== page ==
Monday, March 29, 2010

Size Matters

One of the things that is confusing in the bike world is the fact that while bicycles come in different sizes, the way in which the sizes of bicycles are described is not very logical or consistent. For example, when talking about children's bikes, we tend to refer to wheel size. So we say things like "Suzy is riding a 16 inch bike now, but next year she'll move up to a 20 incher." In adult bikes, folks in bike shops refer to bikes by their frame sizes, where frame size is the traditionally refers to the length of the seat tube. In the case of the two bikes pictured above, while they both have 26" wheels, the black bike on the left has a 24" frame

While the much smaller white bike has a 13" frame.

And while a quality manufacturer and a good bike dealer will give you good guidance about sizing a bike, the big stores that try to sell everything fall back on just specifying wheel size when they sell their cheap Bike Shaped Objects. Poor fit, poor assembly, poor components and poor manufacturing all make the Bike Shaped Object something to be avoided. A good used bike is always a better deal than a new Bike Shaped Object. (My friends at Dirt Rag did a great article on BSOs a few years ago. You can read it here.)

But sizing of quality bikes is confusing. While we specify bikes based on seat tube length, wheel sizes and frame geometries factor in. Some manufacturers have longer top tubes and some kinds of bikes may have top tubes that are level while others may have sloping top tubes. Some bikes, like those designed for cyclocross, may have higher bottom brackets. Just because you ride a 52 cm bike from manufacturer A doesn't mean you'll be comfortable on a 52 cm bike from manufacturer B. And by the way, the US bike business is still schizophrenic with regards to the metric system. Road bikes usually have their frame sizes specified in centimeters, while mountain bike sizes are usually expressed in inches. And no, you can't just do a simple metric conversion to figure out your mountain bike size from your road bike size. That would be too easy. As the late, great Sheldon Brown noted, "Anarchy reigns!" But Sheldon's article here is a good guide map to some of the issues involved in sizing a bike.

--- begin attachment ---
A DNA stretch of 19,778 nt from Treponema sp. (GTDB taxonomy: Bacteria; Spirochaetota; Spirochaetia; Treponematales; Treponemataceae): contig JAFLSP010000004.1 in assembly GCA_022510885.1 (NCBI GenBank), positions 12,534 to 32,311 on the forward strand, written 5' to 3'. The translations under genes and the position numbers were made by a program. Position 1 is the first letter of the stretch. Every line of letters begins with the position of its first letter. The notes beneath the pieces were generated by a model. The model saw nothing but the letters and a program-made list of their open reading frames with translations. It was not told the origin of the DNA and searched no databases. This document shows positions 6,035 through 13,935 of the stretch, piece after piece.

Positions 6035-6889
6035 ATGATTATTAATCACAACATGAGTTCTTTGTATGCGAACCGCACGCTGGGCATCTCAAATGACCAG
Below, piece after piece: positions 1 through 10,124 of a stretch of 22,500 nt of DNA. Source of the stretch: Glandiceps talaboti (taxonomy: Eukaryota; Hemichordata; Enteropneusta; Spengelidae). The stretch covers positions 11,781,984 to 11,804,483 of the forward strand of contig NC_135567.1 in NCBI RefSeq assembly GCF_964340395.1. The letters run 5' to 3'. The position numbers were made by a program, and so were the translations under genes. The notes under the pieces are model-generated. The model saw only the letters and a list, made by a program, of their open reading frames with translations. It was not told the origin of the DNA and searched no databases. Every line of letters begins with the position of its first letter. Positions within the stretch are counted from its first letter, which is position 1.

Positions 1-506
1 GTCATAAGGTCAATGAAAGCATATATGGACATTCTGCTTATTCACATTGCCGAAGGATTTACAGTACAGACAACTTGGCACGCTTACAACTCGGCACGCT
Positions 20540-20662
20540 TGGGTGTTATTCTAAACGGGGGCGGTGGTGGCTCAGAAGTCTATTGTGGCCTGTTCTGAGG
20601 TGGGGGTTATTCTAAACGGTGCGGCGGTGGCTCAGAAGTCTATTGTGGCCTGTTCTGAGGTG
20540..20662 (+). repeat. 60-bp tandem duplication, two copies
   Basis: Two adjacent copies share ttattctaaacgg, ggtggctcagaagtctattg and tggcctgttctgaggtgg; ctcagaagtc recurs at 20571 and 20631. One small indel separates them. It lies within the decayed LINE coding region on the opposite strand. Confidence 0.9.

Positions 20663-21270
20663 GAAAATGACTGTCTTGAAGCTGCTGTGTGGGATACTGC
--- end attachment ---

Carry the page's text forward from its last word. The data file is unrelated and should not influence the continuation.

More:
With bikes, like shoes, fit is the most important thing. As a rider you are really only going to be happy if your butt, your hands and your feet wind up in the right spots. That means making sure the distance from the saddle to the bars is not too long and not too short. You want to have just the slightest bend in your knee at the bottom of the pedal stroke and have the position of the saddle relative to the cranks be such that you make the most of the power your legs can generate. (This can vary somewhat depending on the type of bike and style of riding; triathletes tend to have their saddles farther forward than folks riding beach cruisers, for example.) Peter White has an excellent fit article here.

At the top of this article I showed two 26" wheeled bikes. The larger bike would comfortably fit someone well over 6 feet tall and a five foot person would probably be comfortable on the smaller bike. Wheel size alone doesn't really tell you much about the bike, it is only one factor in the sizing.